Approaching the end of his fourth Winter Olympics as an NBC commentator, Duluth's Chad Salmela was starting to take some flak.
Known for his high-strung and heartfelt analysis, Salmela, cross country coach at St. Scholastica and the school's former Nordic ski coach, had been unusually subdued since the Games began Feb. 9 in Pyeongchang, South Korea.
Via social media, people asked: "When are you going to get excited?"
Salmela's response? "When the moment calls for it."
The moment called for it Wednesday.
With Minnesotan Jessie Diggins charging hard toward leader Stina Nilsson of Sweden, Salmela - who does his biathlon and cross-country skiing analyzing from NBC's International Broadcast Center in Stamford, Conn. - ratcheted up his raspy and relentless intensity.
(Forgive the all caps, but this is no time for lower-case letters.)
"HERE COMES DIGGINS! HERE COMES DIGGINS!" the 46-year-old Salmela bellowed in between the play-by-play of Steve Schlanger.
When Diggins stopped pumping to lunge across the line and secure her place in U.S. Olympic history, words escaped Salmela. All but one, that is.
"YES! YES! YES!"
Chad Salmela was excited.
- NBC Olympics (@NBCOlympics) February 21, 2018
"Classic Chad," was how one of his St. Scholastica athletes, Kelsey Dickinson, put it after practice at Korkki Nordic Ski Center on Wednesday. "He's just yelling 'YES!' and not even saying actual words."
Salmela, a 1990 Mountain Iron-Buhl graduate and former U.S. biathlon team member, initially feared that he had gone over the top. His producer assured him otherwise.
"All you can really do in that situation is channel what you feel and what you see," he said when reached by phone Wednesday night. "You don't know if you're doing the right thing in the moment, but I just tried to call what I saw."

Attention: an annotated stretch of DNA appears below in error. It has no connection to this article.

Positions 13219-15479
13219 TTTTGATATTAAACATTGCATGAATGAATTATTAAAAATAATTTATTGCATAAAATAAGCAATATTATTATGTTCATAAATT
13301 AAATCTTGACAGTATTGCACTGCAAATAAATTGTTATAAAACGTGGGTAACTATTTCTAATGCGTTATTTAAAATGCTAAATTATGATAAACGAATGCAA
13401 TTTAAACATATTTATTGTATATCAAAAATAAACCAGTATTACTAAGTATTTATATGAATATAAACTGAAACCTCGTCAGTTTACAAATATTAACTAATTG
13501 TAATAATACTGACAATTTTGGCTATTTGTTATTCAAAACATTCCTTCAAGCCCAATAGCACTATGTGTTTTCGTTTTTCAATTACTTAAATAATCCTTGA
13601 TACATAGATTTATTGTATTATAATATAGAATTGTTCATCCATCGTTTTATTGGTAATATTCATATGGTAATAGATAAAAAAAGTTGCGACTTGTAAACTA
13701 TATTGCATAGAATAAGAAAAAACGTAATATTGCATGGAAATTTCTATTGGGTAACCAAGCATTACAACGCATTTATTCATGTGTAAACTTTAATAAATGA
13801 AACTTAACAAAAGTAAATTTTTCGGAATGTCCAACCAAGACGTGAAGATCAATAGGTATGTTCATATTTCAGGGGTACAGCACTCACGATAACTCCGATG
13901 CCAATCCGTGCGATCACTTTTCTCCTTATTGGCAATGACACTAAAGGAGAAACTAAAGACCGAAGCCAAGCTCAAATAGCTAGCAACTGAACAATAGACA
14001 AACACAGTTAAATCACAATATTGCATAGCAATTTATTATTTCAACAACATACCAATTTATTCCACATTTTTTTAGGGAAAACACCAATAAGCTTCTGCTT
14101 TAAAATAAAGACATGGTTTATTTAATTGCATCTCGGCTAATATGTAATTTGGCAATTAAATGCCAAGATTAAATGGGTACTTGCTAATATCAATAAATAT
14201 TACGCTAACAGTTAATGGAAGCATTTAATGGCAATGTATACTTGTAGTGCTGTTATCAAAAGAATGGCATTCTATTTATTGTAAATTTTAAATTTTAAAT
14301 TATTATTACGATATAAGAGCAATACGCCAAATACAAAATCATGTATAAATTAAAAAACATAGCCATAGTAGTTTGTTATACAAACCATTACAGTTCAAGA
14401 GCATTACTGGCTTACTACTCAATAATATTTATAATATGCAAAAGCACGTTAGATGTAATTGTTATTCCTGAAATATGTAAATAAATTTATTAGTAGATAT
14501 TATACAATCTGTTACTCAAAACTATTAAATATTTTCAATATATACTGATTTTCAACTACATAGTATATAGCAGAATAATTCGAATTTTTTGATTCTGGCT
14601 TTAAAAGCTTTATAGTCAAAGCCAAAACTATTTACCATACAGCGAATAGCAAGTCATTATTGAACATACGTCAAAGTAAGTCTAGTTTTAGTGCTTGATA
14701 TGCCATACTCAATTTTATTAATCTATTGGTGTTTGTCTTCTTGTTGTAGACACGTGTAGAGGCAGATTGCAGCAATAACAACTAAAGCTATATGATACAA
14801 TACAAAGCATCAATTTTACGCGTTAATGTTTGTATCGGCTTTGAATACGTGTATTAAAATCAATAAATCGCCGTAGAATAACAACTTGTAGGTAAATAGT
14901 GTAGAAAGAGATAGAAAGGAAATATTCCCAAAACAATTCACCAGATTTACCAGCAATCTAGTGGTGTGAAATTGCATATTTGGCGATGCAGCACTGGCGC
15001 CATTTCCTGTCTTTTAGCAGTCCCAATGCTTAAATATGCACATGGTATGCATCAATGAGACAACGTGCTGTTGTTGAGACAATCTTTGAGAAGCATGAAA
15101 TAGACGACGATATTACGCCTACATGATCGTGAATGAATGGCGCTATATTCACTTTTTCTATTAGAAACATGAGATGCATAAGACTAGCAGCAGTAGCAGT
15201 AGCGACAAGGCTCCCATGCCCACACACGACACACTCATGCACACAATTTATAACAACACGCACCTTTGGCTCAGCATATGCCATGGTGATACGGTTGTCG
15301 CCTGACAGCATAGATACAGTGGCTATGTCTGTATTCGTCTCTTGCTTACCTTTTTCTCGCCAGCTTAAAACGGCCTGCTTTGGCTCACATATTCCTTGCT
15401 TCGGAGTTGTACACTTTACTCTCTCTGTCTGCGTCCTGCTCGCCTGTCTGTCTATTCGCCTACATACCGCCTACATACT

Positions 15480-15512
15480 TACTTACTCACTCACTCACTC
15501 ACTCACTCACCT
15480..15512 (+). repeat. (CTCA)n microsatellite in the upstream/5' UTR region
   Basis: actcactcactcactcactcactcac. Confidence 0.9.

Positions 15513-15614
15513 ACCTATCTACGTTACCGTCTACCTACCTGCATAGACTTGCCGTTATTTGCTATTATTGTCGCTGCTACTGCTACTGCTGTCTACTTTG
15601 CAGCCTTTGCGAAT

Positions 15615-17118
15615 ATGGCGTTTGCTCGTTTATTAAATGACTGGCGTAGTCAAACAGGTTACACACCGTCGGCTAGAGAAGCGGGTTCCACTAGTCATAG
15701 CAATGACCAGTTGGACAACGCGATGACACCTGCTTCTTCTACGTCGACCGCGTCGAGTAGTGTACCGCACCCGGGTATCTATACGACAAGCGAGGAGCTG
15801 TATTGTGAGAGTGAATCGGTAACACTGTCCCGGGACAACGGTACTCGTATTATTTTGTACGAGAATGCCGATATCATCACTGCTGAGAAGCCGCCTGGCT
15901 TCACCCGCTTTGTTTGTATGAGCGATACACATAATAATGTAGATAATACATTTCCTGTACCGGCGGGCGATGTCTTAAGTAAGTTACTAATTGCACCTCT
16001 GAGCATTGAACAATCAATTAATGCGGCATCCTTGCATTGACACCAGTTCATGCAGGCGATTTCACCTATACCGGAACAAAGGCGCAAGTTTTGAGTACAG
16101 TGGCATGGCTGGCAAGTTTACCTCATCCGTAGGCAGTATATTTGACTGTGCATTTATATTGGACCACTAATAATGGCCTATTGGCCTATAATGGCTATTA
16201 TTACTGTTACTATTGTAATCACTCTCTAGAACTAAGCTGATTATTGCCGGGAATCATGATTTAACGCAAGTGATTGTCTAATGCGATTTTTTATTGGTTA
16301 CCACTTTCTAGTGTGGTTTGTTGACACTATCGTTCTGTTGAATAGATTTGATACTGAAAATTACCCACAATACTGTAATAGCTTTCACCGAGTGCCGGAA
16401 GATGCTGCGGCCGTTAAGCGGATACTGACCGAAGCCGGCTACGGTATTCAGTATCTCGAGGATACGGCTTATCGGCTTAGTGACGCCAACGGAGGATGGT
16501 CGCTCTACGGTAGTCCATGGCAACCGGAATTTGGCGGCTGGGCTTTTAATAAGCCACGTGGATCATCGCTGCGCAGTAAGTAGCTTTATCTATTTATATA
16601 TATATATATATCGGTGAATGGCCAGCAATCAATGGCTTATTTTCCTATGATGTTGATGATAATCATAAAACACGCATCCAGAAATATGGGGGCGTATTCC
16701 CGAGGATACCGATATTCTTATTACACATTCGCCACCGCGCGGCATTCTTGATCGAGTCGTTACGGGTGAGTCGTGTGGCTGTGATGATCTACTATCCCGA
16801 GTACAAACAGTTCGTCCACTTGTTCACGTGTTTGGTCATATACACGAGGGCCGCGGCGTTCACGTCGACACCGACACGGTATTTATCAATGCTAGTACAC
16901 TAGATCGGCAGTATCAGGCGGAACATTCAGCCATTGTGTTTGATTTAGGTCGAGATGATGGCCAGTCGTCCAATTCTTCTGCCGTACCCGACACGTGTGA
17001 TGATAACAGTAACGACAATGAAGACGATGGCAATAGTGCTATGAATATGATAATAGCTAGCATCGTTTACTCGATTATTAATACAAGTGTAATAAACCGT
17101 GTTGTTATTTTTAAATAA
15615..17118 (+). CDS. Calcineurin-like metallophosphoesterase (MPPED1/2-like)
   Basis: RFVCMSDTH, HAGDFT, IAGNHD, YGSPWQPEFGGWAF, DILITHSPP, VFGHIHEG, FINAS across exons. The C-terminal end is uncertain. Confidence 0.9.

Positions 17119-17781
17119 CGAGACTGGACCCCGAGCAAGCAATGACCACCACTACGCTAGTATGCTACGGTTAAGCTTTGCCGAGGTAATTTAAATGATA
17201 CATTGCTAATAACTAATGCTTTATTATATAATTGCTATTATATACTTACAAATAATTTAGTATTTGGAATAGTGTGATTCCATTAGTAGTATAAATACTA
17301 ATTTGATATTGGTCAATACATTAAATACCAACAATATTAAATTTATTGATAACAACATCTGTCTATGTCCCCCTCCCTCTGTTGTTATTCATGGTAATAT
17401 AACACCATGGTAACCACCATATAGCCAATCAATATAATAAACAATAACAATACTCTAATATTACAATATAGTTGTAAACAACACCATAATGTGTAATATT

By doing so with his customary zeal, Salmela likely will be forever linked with Diggins and teammate Kikkan Randall, who became the first American women to medal in cross-country skiing at the Olympics. And the first U.S. gold medalists in the event, male or female.
Salmela had watched the replay a "couple times." When it was suggested to him that he and Schlanger had taken over the Internet - an NBC Olympics tweet, plugging both the dramatic finish and fever-pitch narration, was up to 305,000 views just hours afterward - Salmela downplayed his part. The real story, of course, was Diggins and Randall.
Still, he was having fun with it.
"I think it resonated with people because it was genuine," Salmela said.
Salmela says he avoids pre-scripting his words, tempting as it might be. "YES! YES! YES!" certainly backs that up. No thesaurus was needed, but the unfettered excitement in his voice clicked with viewers. It hit the mark, just like Al Michaels' "Do you believe in miracles? Yes!" did in 1980.
Incidentally, before the race, Salmela said: "I don't think (Diggins and Randall) are racing for the first medal. I think they're racing for the first gold."
So he had a hunch something special was possible. And Salmela was ready for it.
"I try to rise to the occasion when it warrants it," he said.